FARMINGDALE, N.Y. — A common phrase this year — “Tiger’s back” — took on a new meaning Friday at The Barclays.
Woods felt a twinge in his lower back when he awoke and felt pain throughout the second round at Bethpage Black. He overcame a bogey-bogey start, struggled in the simple task of retrieving the ball from the cup and stayed well within range of Nick Watney and the resurgent Sergio Garcia, who shared the lead going into the weekend.
As many injuries as Woods has gone through the last two years, the way he grimaced and walked gingerly made it look as if this could be another.
But that wasn’t the case.
“Must have slept funny on it,” Woods said. “Soft beds at the hotel, and woke up this morning with it stiff. As I warmed up, it got progressively worse, and then you saw what happened on the golf course. It hurt all day.”
He managed a 2-under 69, a good effort in the afternoon on greens that tend to get crusty.
More impressive were Garcia and Watney, also playing in the afternoon as they worked their way up the leaderboard. Garcia, who ended a four-year drought on the PGA Tour last week by winning the Wyndham Championship, made bogey on the third hole with what he called his worst swing of the week and atoned for that with a tee shot on the par-5 fourth that restored his momentum and sent him to a 68.
Watney, whose season has been so dismal that he isn’t even in the Ryder Cup conversation as a potential pick, went eagle-birdie on the par 5s on the front nine and then survived a roller coaster of birdies and bogeys on the back nine that gave him a 69.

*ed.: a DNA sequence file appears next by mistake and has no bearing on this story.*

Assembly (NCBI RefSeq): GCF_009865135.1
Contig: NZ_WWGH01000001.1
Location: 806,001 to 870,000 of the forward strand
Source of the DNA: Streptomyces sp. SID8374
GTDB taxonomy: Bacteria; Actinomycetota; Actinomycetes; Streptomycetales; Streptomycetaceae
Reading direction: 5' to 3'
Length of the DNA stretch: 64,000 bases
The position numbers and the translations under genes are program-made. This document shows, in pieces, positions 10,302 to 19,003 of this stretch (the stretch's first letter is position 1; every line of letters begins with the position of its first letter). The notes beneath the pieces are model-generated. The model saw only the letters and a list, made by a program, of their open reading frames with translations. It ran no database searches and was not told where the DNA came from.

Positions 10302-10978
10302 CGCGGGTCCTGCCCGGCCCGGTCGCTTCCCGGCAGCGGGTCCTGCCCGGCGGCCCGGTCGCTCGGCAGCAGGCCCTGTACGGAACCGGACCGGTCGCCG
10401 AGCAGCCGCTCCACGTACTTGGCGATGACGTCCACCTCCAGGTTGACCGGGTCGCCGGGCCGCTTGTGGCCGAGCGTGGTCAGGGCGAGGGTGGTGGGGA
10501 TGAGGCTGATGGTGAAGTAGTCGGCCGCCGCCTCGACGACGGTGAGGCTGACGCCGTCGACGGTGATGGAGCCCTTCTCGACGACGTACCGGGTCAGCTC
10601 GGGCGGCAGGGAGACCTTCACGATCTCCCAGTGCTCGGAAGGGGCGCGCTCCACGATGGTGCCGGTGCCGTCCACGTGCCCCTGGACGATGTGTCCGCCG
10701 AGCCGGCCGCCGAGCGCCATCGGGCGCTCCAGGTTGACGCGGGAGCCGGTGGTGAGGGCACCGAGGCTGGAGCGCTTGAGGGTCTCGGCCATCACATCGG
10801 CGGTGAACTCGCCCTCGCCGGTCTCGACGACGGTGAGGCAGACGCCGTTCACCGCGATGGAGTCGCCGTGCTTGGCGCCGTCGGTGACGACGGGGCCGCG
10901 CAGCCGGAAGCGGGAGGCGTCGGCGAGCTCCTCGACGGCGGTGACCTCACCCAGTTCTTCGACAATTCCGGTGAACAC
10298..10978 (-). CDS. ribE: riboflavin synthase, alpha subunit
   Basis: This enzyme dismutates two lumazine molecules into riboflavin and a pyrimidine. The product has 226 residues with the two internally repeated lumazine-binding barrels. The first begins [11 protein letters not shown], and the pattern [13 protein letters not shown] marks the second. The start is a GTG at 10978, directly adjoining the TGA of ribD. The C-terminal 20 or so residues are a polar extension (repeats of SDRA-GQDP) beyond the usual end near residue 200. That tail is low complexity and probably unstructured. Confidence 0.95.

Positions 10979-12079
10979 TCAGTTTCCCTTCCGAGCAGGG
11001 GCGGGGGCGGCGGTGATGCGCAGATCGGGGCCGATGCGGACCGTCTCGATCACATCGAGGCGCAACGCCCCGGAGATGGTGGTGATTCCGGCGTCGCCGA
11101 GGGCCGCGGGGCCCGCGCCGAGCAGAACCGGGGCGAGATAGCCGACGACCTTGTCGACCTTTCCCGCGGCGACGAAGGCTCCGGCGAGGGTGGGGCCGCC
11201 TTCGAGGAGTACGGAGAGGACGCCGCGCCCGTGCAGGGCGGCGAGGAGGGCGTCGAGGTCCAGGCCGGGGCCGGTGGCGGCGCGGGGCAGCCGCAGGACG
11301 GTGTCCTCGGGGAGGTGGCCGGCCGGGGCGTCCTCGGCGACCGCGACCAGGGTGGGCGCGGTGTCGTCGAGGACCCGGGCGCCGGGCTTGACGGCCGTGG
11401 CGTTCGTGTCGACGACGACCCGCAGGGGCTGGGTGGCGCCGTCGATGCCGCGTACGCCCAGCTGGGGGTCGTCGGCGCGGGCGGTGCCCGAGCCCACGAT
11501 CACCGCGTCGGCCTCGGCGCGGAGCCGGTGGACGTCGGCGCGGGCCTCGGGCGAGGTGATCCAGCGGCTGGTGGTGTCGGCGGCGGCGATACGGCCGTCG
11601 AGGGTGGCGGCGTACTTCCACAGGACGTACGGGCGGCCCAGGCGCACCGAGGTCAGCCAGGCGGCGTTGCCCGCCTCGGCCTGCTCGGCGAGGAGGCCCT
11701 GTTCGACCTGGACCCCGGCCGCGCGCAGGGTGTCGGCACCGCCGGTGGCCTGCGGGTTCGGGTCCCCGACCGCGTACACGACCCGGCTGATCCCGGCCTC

They were at 8-under 134.
Vijay Singh, who last won a PGA Tour event in 2008 when he captured the opening two playoff events and sailed to the FedEx Cup title, played bogey-free for a 67 and was one shot out of the lead, along with Bob Estes, who had a 66. John Senden (68) and Pat Perez (70) were another stroke back at 6-under 136.
Rory McIlroy noticed Woods wincing on the opening tee shot. About an hour later, McIlroy felt his own pain with sloppy mistakes during a four-hole stretch, three of them bogeys, that left him outside the cut line. But not for long. The PGA champion bounced back with an 18-foot birdie putt on the ninth, added two more birdies and had a 73.
The cut was at 1-over 143, ending the FedEx Cup playoffs for the likes of Robert Allenby, Ryder Cup captain Davis Love III and Heath Slocum, who narrowly got into the 125-man field at the start of the playoffs.
Garcia didn’t look as though he would be around the PGA Tour’s version of a postseason until winning last week in North Carolina by using a local club caddie, and then showing no signs of a letdown at Bethpage Black while using a CBS Sports spotter on the bag.
The Spaniard is getting his own yardages, compiling his own thoughts, going off his own instincts. And he’s hitting a lot of very good shots.
“Golf is a funny game,” Garcia said. “When you think that you have it under control, it kicks you down. And then all of a sudden, it gives you something to live it again, I guess. Obviously, if I’m not hitting the shots, then it doesn’t help.”